Then we’ll move on to the attack parameter, which we will use to control the compression at the beginning of the sound by setting the amount of time that takes for the compressor to start reducing the gain of the signal once it hits the threshold. This parameter is useful to shape the transients of a sound, allowing us to tame the initial bursts of energy that come through, which makes it very handy when it comes to blending sounds that are stacked or superimposed, and on other situations where transients may overpower the mix. We will generally use long attack times to preserve the transients of the sound, and short attack times to attenuate them.
Since the transients are the loudest parts of a sound, the attack parameter plays a big role at controlling the gain of each track, decreasing it with fast attacks and increasing it with long ones.
The next parameter we have to set is the release time, which we will use to adjust how long the compressor will take to stop reducing the gain of the sound once the signal leaves the threshold. This parameter is used to control the body of the sound, allowing the compression to be sustained all the way through or quickly released to allow the sound to recover its original volume. Generally, we’ll use short release times to make the audio sound bigger and larger, and long release times to make it sound snappier and tighter. It’s also important to set the release time quick enough for the compressor to recover between transients in rhythmical and percussive parts, otherwise the compression will lose its dynamic characteristic and it’ll sound like we just took the volume of the track down permanently. This can be done automatically by turning the auto switch beneath the release control on, but I find that the trick is to manually adjust the release time in a way that the gain reduction fluctuates in total sync with the rhythm of the incoming signal.
The last crucial parameter is the gain control, which is used to compensate or make up for the gain reduction applied by the ratio. This can also be done automatically by turning the Makeup switch on, or manually. We can also leave the Makeup switch turned on and make some manual tweaks if needed. I personally prefer to leave it off and compensate the gain with additive equalization.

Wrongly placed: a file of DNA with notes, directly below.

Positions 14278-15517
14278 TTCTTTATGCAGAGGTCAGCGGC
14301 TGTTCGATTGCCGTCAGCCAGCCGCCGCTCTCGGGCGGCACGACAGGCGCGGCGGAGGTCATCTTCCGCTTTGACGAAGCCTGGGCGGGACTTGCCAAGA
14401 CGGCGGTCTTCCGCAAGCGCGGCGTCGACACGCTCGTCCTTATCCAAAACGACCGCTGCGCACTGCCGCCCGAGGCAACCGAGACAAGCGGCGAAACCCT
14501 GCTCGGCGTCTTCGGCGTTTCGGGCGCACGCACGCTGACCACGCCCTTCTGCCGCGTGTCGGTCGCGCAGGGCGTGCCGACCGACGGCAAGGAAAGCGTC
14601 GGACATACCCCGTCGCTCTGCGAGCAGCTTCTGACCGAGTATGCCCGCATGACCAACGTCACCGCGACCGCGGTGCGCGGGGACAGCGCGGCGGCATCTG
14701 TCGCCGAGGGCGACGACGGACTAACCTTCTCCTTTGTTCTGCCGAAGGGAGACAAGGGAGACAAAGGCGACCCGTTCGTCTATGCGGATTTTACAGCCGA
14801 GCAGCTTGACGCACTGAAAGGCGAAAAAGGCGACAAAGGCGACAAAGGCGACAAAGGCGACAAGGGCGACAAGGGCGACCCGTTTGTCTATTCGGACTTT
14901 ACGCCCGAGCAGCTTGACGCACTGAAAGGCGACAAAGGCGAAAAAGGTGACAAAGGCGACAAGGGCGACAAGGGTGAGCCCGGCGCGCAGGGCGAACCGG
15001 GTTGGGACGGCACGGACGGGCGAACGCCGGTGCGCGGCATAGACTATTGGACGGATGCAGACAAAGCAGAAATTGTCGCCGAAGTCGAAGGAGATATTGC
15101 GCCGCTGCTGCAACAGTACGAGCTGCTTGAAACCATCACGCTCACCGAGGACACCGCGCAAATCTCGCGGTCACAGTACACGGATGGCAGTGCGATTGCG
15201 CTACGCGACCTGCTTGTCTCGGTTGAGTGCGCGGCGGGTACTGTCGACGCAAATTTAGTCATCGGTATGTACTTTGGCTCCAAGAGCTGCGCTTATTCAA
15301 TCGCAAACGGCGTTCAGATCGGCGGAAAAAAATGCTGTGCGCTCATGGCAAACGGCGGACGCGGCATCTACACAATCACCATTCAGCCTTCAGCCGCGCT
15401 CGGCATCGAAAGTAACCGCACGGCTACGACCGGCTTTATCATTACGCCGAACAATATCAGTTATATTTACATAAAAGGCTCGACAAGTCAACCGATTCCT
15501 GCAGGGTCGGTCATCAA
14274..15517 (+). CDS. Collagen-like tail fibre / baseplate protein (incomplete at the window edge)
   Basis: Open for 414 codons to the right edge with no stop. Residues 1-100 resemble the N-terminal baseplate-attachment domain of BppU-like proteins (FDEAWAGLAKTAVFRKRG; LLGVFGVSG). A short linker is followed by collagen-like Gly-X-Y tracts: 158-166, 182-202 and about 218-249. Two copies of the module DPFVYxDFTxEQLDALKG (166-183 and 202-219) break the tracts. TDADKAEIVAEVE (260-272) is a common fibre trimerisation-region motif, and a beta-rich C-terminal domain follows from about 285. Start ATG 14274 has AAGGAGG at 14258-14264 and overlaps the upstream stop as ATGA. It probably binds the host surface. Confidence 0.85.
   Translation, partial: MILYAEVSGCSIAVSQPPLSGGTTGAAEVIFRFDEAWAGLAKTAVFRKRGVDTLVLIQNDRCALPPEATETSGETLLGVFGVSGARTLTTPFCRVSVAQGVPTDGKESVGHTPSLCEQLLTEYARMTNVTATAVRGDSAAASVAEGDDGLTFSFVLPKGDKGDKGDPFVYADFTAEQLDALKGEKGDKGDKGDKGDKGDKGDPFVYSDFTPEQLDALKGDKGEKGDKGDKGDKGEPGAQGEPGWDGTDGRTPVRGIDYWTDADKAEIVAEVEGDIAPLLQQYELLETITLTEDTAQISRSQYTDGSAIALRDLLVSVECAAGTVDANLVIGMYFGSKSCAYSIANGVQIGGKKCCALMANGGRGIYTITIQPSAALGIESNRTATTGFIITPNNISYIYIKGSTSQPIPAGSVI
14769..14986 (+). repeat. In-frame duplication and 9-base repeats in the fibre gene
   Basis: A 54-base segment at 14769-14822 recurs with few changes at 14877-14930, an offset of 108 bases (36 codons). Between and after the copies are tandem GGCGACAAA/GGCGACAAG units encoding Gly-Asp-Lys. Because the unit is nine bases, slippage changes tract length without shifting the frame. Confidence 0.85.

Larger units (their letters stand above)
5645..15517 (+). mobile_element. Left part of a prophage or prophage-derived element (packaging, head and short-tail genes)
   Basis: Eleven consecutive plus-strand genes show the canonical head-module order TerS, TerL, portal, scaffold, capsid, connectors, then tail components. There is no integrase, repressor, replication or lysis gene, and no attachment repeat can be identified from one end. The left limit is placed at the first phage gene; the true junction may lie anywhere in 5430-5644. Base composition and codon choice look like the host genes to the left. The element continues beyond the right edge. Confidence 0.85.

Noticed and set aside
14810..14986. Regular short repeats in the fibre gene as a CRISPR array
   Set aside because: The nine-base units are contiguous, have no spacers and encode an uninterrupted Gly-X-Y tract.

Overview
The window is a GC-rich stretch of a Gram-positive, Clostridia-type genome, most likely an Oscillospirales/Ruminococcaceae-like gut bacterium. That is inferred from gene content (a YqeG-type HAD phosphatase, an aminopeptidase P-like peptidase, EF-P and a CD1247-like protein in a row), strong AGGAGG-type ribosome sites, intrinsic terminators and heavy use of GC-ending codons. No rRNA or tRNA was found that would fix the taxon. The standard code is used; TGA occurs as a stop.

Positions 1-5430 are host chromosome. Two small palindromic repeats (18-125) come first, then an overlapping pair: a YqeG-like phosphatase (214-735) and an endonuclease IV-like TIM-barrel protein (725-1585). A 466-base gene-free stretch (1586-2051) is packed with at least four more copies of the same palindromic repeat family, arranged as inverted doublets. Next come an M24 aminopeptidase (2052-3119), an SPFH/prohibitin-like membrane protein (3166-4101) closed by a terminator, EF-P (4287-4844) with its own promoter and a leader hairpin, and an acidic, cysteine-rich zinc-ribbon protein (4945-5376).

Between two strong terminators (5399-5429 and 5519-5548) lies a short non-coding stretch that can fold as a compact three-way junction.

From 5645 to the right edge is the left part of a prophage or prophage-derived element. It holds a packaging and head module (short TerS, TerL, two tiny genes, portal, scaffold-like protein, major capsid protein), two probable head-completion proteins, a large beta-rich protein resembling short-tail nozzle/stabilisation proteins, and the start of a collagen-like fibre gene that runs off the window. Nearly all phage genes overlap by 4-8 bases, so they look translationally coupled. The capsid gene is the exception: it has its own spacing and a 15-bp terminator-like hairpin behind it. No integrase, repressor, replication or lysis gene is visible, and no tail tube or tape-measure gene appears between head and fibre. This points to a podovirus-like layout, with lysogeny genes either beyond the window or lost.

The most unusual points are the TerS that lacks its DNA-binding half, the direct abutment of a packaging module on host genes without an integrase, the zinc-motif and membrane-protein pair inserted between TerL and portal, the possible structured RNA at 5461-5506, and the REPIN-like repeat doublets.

We’ll finish with a touch of additive equalization, which is the process of boosting some frequencies in order to add some bite to the sounds and make them cut through the mix.
For this, we’re going to insert a second eq after the compressor in our effects chain and set the low and high cut filters like we did in the first one.
There are 5 basic boosts that can be applied across the frequency span of each track; we can try all of them on each track to find the ones that work best.
Starting from the low end, we can raise the low cut filter Q value to boost the frequency that comes immediately after the cut. This boost is quite narrow and sharp, given that it has a fixed q value, and can be used to tighten and add more bite to the low-mid range of the sounds without mudding the mix.
Moving on, we can try a low shelf filter on the second band. With high Q values, this boost can be much broader than the previous one, and hence, more subtle and transparent, but it can also affect larger areas of the sound, and consequently, add more clutter to the mix, so it’s best to avoid extremely high Q values. Use it to add more presence to the mid-low range.
Further up, we can try a bell filter placed on the 3rd band. This type of boost is very versatile, ranging from surgical to extremely broad. Use it with high q values to bring the whole track forward or with low q values to make the sound cut through the mix at a specific frequency spot. After that, we have the high shelf filter and the high cut filter boosts, which function as a mirror of their low end counterparts in the high end of the spectrum.
If a sound is still not clearly audible after applying additive eq to it, we can raise the eq overall gain until it be.
In the master track we’re going to insert another compressor, and set it to create a smooth final blend between all the elements in the mix. The settings for this compressor will start with a very low ratio of 2 db, then we’ll adjust the threshold until we see a few dbs of compression in the gain reduction meter. We can leave the rest of the parameters untouched.
After that, we can insert a spectrum analyzer to look for unwanted spikes or gaps in the spectrum that we can flatten or fill up by cutting or boosting at the problematic frequencies on the individual tracks of the mix; however, we’ll normally avoid taking this step too far, as we don’t really need a totally flat frequency profile. A certain degree of irregularity is inevitable and even desirable.
As you can see, construction kits are great to improve your mixing skills in a straightforward and fun way without having to worry about all the other preliminary stages of producing a track. They allow you to focus on this crucial aspect of music production so you can use up all the time you need to master it, all the while making the experience highly enjoyable and satisfying, while remaining a great playground for quick experimentation and practice for anytime you wish to try out new mixing approaches and techniques.